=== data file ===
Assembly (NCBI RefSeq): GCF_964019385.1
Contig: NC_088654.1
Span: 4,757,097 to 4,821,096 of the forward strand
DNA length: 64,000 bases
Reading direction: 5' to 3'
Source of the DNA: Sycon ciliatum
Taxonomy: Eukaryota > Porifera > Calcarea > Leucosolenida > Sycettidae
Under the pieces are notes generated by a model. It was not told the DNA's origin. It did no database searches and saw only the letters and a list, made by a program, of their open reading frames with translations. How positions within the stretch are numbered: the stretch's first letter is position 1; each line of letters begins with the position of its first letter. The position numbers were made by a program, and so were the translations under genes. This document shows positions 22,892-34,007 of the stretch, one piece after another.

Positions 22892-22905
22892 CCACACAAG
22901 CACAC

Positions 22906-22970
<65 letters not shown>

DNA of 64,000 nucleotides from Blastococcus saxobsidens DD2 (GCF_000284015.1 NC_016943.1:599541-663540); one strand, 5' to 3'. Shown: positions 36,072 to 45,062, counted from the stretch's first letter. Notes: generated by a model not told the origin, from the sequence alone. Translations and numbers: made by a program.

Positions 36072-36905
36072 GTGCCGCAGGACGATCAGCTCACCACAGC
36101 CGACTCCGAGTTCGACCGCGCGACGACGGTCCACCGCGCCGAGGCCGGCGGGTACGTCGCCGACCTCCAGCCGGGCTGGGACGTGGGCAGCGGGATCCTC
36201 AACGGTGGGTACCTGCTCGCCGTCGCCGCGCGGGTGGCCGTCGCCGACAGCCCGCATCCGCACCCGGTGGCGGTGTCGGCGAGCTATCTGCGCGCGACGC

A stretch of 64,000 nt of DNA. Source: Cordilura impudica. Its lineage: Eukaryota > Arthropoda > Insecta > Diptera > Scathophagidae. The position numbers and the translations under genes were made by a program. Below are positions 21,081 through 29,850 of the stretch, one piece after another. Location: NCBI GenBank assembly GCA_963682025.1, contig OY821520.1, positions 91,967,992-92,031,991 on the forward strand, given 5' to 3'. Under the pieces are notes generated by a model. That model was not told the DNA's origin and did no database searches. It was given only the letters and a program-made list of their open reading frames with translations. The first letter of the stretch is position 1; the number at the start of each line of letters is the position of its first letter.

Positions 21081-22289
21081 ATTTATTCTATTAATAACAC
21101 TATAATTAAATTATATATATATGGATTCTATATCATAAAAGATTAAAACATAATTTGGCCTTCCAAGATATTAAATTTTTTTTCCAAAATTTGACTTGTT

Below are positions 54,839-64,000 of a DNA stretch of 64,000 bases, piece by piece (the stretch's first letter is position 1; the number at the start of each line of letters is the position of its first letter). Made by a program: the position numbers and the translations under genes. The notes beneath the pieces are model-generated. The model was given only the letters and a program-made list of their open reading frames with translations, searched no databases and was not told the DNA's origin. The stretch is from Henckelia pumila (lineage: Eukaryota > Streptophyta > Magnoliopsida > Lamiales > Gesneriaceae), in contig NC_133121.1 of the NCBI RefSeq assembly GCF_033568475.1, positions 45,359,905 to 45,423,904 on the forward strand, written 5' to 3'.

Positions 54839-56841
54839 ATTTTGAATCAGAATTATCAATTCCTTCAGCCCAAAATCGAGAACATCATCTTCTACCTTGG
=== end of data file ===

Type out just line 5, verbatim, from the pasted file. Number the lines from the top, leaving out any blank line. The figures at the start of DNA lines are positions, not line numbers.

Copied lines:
Reading direction: 5' to 3'